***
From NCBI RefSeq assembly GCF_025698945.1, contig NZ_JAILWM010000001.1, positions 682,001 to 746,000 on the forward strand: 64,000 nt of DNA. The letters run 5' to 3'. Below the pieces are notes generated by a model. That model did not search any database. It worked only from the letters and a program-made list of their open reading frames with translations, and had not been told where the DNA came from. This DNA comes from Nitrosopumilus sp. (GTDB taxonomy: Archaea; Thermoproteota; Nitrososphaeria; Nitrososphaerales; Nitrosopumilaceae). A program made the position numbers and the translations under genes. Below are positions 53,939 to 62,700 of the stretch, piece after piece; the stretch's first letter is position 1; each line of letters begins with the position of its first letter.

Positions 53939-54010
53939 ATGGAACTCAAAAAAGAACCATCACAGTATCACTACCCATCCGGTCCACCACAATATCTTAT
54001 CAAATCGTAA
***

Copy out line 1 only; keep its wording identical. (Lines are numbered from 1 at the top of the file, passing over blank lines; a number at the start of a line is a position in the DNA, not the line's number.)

From NCBI RefSeq assembly GCF_025698945.1, contig NZ_JAILWM010000001.1, positions 682,001 to 746,000 on the forward strand: 64,000 nt of DNA. The letters run 5' to 3'. Below the pieces are notes generated by a model. That model did not search any database. It worked only from the letters and a program-made list of their open reading frames with translations, and had not been told where the DNA came from. This DNA comes from Nitrosopumilus sp. (GTDB taxonomy: Archaea; Thermoproteota; Nitrososphaeria; Nitrososphaerales; Nitrosopumilaceae). A program made the position numbers and the translations under genes. Below are positions 53,939 to 62,700 of the stretch, piece after piece; the stretch's first letter is position 1; each line of letters begins with the position of its first letter.